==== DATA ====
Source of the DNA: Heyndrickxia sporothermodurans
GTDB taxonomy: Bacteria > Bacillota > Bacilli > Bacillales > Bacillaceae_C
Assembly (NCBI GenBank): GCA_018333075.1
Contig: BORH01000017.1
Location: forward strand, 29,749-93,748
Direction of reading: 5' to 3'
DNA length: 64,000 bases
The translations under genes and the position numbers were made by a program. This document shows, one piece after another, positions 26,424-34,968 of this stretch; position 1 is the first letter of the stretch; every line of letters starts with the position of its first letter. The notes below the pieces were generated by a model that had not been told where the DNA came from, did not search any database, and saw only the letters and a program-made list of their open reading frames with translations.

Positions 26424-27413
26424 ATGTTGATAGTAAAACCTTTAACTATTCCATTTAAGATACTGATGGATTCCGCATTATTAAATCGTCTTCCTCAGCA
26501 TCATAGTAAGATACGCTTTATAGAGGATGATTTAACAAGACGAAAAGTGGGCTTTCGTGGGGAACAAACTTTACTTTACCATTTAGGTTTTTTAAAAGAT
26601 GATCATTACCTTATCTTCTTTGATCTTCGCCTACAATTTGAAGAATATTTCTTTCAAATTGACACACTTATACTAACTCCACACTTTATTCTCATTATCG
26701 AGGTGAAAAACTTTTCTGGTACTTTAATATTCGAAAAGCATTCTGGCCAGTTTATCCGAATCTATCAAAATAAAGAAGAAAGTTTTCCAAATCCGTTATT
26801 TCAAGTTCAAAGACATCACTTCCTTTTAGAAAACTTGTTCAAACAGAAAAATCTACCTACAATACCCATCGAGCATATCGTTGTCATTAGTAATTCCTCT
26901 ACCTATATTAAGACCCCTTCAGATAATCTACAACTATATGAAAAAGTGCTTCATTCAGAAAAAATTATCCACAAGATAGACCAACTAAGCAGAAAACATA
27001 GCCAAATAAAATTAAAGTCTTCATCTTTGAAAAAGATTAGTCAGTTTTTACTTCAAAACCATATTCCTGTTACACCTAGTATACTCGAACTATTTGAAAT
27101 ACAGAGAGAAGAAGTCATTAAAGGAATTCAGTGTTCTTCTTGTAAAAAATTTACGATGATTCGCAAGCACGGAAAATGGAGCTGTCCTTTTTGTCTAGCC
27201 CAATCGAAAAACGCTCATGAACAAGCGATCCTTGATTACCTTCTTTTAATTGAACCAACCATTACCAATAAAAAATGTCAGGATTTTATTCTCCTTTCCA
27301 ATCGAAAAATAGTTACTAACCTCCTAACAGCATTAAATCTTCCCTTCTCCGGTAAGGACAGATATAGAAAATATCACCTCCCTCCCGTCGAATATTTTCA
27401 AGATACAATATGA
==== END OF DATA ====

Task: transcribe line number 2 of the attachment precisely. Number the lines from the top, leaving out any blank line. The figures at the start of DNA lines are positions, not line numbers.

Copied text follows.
GTDB taxonomy: Bacteria > Bacillota > Bacilli > Bacillales > Bacillaceae_C